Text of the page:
On Mondays and Tuesdays (April 4-5) you can see three worlds practically hugging each other in the night sky if you get up a little early.
Cloudy Venus, bright Mars and ringed Saturn will all regroup in the morning southeast sky after forming a celestial triangle in late March.
NASA notes that Mars and Saturn were only a few fingers apart on Friday (April 1), but will be even closer on Monday.
“By the 4th, Saturn and Mars will be separated by less than the width of the full moon. Saturn then moves on, increasing its distance from Mars every day,” the agency said in a statement. The best time to catch the show is around 5:50 a.m. EDT in New York City, which is about 45 minutes before sunrise.
If you’re looking for binoculars or a telescope to see planets in the night sky, check out our guides to the best binoculars and best telescopes. If you need photography gear, consider our best cameras for astrophotography and best lenses for astrophotography to prepare for the next planet sighting.
Related: The Brightest Planets in the Night Sky: How to See Them (And When)
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You can also see the planets move a bit between Monday and Tuesday. On Tuesday, Saturn and Mars will reach their closest approach, separated by just half a degree. (Mars glows red, beneath white-yellow Saturn.)
Venus will also be visible, NASA said, to the lower left of Saturn and Mars. “Venus will last rise over the east-southeast horizon at 4:54 a.m. EDT and will be about 10 degrees above the horizon when dawn begins about an hour later at 5:48 a.m.,” the agency said.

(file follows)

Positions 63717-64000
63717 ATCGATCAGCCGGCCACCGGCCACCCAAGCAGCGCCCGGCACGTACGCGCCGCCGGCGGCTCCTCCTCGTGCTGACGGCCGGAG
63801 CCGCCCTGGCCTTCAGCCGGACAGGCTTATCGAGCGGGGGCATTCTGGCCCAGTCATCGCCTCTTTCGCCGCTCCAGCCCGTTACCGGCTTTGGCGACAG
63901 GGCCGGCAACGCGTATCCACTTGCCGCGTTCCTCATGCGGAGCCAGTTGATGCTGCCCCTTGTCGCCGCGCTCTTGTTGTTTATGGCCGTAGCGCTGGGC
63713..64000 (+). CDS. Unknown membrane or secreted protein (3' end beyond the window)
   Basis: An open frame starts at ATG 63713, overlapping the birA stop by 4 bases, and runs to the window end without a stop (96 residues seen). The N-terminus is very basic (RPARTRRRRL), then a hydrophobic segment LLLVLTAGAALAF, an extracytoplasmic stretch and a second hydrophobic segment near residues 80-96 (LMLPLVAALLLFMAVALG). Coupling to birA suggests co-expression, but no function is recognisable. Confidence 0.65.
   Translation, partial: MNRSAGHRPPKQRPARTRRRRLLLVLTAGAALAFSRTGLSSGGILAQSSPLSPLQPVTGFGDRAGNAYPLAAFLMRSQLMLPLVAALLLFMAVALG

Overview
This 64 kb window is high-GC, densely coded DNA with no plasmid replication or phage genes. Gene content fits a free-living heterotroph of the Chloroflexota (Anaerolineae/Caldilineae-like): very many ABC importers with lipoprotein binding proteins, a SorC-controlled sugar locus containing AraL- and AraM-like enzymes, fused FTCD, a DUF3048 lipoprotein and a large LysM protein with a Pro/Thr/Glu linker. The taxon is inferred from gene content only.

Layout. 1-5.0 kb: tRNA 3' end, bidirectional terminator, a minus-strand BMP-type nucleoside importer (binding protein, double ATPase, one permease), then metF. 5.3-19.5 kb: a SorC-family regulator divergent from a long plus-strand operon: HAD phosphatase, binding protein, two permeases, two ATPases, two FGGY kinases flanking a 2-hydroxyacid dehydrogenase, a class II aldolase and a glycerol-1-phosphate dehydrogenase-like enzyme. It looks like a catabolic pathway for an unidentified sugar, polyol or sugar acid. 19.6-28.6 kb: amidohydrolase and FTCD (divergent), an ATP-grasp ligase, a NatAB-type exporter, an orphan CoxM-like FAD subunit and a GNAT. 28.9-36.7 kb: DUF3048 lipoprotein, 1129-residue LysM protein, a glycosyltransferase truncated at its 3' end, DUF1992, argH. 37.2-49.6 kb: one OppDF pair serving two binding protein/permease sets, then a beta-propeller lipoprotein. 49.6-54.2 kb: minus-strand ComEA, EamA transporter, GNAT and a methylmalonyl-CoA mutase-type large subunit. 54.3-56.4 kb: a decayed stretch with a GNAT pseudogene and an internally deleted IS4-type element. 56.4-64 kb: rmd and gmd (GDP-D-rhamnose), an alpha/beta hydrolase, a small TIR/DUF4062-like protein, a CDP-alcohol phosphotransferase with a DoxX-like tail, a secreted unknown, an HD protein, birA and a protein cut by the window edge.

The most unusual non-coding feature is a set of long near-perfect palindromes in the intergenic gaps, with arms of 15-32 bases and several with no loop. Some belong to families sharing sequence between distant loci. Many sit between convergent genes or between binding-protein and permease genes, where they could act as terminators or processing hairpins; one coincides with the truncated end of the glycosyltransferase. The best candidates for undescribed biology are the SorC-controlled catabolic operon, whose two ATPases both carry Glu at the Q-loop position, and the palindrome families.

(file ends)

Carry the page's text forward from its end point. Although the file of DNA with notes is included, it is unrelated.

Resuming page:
In addition to the planetary show, there is much more to see in the night sky. On Monday, the bright Pleiades star cluster will be just five degrees up and right of the waxing crescent moon.
While the star cluster is visible to the naked eye, it depends on how much light pollution is obscuring the view. “You may need binoculars to really appreciate this star cluster,” NASA said.
Then on Tuesday keep an eye out for bright star Aldebaran, about seven degrees to the lower left of the Moon. The star is the porthole of Taurus, the Taurus constellation. (The names may vary by culture; here we refer to the official designations of the International Astronomical Union.)
Planetary and lunar alignments are common because all of these worlds orbit roughly in the same plane of the solar system known as the ecliptic. Even if you don’t quite get the alignment of the worlds, the three planets will still be bright for the days to come, giving you great views.
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